Cain v. Astrue

Filing 13

ORDER and OPINION reversing and remanding Commissioner's final decision. Signed on 11/08/2011 by District Judge Ortrie D. Smith. (Will-Fees, Eva)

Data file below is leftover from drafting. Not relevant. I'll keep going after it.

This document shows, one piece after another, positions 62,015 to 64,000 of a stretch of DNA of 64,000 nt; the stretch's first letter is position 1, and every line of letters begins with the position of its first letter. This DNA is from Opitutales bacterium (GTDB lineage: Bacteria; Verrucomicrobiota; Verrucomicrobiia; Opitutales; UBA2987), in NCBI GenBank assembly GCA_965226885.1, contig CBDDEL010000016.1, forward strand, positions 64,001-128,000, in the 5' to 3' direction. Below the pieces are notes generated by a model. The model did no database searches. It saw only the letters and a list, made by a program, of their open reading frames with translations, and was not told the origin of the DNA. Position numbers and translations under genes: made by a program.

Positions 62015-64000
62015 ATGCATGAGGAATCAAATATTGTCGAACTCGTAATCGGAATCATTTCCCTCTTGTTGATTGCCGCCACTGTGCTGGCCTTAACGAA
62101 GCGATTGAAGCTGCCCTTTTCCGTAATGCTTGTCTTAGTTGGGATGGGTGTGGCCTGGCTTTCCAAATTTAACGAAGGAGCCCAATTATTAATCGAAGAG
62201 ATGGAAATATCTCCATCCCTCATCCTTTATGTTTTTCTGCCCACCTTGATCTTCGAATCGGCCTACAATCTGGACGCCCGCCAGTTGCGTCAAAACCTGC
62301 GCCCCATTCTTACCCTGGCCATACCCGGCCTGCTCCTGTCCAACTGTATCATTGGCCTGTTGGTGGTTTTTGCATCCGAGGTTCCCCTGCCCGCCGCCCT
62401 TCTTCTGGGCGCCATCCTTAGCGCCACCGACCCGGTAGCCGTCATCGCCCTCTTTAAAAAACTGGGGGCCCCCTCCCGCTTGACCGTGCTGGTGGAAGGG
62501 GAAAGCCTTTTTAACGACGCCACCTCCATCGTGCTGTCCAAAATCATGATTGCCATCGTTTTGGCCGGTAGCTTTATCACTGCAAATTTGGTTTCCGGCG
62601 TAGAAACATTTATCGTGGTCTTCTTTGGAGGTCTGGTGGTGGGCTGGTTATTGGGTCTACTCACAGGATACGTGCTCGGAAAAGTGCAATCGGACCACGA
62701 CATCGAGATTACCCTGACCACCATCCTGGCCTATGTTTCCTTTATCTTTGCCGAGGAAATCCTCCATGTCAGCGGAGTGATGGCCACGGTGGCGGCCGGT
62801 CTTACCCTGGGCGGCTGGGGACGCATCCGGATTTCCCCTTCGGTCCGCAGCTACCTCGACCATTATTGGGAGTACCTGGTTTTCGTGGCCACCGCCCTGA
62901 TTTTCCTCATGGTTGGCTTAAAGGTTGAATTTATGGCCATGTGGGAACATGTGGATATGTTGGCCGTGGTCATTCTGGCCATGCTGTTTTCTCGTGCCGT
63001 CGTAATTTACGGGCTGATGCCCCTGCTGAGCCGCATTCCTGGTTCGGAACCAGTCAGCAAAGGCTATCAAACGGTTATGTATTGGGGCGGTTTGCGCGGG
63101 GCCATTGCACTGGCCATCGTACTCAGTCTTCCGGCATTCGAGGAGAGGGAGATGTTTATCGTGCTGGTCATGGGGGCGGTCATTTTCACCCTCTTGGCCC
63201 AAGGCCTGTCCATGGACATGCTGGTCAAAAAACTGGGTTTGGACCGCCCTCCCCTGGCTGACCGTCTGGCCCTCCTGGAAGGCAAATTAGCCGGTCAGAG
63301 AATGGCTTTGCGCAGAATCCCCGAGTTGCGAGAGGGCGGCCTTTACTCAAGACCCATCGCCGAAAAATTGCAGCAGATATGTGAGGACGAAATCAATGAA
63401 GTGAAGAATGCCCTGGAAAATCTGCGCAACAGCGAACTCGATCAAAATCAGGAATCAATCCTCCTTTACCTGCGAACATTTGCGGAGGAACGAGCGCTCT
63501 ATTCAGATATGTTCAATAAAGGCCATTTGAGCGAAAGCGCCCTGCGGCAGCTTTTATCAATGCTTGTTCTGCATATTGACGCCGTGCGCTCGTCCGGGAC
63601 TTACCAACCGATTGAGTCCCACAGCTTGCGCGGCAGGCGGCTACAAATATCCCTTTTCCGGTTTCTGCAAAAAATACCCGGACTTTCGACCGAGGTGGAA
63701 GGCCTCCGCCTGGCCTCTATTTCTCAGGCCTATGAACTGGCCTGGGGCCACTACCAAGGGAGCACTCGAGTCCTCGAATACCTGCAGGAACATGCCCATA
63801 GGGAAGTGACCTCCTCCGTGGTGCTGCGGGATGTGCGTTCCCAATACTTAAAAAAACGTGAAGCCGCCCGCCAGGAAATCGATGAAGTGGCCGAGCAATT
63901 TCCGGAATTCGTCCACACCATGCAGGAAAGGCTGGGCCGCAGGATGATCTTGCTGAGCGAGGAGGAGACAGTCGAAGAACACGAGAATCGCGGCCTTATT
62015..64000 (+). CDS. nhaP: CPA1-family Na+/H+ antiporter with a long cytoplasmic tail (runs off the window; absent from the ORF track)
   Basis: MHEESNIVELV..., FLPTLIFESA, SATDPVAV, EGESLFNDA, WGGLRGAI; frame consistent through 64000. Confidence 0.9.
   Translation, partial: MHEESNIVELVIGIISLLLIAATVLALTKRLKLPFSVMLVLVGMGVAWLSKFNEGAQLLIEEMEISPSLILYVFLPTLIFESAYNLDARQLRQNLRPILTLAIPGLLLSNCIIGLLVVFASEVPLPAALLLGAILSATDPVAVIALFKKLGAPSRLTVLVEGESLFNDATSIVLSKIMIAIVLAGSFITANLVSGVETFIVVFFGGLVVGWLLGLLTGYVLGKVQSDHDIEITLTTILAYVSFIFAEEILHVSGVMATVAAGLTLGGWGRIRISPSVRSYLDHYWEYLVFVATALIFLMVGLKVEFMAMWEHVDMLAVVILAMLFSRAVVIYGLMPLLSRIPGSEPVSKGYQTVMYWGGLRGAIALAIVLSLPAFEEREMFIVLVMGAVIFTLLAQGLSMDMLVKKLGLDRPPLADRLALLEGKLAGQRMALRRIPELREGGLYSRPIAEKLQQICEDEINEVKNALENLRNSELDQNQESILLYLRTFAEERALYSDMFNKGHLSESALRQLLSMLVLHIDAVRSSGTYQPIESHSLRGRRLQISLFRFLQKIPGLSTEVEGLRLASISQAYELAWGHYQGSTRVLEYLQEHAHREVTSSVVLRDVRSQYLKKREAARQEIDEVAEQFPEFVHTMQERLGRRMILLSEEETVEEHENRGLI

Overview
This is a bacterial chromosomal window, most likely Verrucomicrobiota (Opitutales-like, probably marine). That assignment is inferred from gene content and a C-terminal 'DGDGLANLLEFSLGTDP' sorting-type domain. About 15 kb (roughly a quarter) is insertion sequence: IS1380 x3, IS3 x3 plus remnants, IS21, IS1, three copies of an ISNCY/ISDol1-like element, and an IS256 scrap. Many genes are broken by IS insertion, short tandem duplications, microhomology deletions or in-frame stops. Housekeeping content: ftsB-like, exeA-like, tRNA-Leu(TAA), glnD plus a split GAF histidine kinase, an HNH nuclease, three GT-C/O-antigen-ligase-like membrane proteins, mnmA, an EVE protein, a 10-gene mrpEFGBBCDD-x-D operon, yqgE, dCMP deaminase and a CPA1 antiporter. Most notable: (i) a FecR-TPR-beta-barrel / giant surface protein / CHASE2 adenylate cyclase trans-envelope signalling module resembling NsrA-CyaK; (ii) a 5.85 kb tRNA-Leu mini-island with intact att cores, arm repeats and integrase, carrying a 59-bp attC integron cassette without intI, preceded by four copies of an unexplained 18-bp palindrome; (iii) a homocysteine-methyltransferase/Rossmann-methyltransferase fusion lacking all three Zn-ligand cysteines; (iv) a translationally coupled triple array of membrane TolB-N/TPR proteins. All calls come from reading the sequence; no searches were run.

Download PDF